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Terror groups hide behind Web encryption

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posted on Jan, 8 2004 @ 11:13 PM
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I know this is old news, but, this really got my attention--02/05/2001 - Updated 05:17 PM ET-- Just 7 months and less than 6 days befor the attacks on the US. I personally do not remember any "Talk" about Osama, or anything about terrorist cells planning to attack the US. (Maybe I just wasn't paying much attention as I do today). If anybody recalls any MAJOR discussion and reports pre 9-11, please correct my idiocity(is this a word?). Anywho here is da link:

www.usatoday.com...




posted on Jan, 8 2004 @ 11:49 PM
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Encryption has long been targeted by the government because its now possible for anyone to use it, where before the internet age primarily only governments had systems for encryption of information. As for the concept of a "master key" to be filed with the federal government, thats so absolutely stupid, because that makes the encryption basically worthless if someone compromises the master key held by the government. I would be very interested to know what type of encryption Ramzi Yousef used to secure documents that took the NSA a year to crack, as usually they have rather effective methods to crack known crypto. Even in the event that a law was enacted requireing backdoors be written into crypto for the feds, private individuals with experience in programming could create their own crypto systems.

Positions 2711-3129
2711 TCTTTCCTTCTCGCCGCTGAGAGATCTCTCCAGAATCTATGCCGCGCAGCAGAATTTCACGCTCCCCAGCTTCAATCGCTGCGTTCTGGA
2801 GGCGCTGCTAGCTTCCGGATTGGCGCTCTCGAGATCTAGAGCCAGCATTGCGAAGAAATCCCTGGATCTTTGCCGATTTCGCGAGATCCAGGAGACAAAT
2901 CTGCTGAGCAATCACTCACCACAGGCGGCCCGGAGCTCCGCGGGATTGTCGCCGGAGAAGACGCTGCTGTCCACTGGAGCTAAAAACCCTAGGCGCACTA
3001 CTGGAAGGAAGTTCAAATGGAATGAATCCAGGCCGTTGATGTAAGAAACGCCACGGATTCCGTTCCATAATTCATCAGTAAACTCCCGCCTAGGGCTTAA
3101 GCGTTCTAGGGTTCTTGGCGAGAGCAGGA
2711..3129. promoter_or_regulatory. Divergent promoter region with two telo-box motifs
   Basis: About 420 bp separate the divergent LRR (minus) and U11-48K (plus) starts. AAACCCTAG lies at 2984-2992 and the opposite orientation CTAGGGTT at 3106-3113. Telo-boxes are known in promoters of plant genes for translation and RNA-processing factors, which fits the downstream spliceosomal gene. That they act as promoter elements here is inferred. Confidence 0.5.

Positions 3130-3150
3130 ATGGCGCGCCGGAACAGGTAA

tr

posted on Jan, 9 2004 @ 12:45 AM
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Go to the way bak machine website- (www.archive.org) do a search for www.above topsecret.com) you can choose the date pre 911. I noted an interesting post by candygirl1224 about the nwo being the republicans that seemed rather insightful. lots of stuff about al-queda, etc

[Edited on 9-1-2004 by tr]



posted on Jan, 9 2004 @ 05:54 AM
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from the article...

"Ramzi Yousef, the convicted mastermind of the World Trade Center bombing in 1993, used encrypted files to hide details of a plot to destroy 11 U.S. airliners"

They had warning of this style of attack, they knew something. Why didn't the government act on their information and investigations by FBI agents? Just look at Bush administration policy and you'll understand why they would.


tr

posted on Jan, 21 2004 @ 09:24 PM
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I'm new to the internet and computers. I bought ghost surf at the local office depot. The next thing I know Adelphia is all over my computer. Norton Internet security keeps alerting me to attacks which turn out to be Adelphia and comcast. I read my contract and it says no proxies. So, I'm wondering why do they sell ghost surf? Who is it good for? Do all cable companies and dial up services have that restriction? I just wasted thirty bucks. (chucked ghost surf)

I guess if you use encryption or proxies you are a suspect for terrorism. So I guess forget the encryption stuff and any notion of privacy, huh? I can see where the internet could be abused.

So I just openly complain about crud. The heck with privacy.



posted on Jan, 21 2004 @ 09:30 PM
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Originally posted by tr
I'm new to the internet and computers. I bought ghost surf at the local office depot. The next thing I know Adelphia is all over my computer. Norton Internet security keeps alerting me to attacks which turn out to be Adelphia and comcast. I read my contract and it says no proxies. So, I'm wondering why do they sell ghost surf? Who is it good for? Do all cable companies and dial up services have that restriction? I just wasted thirty bucks. (chucked ghost surf)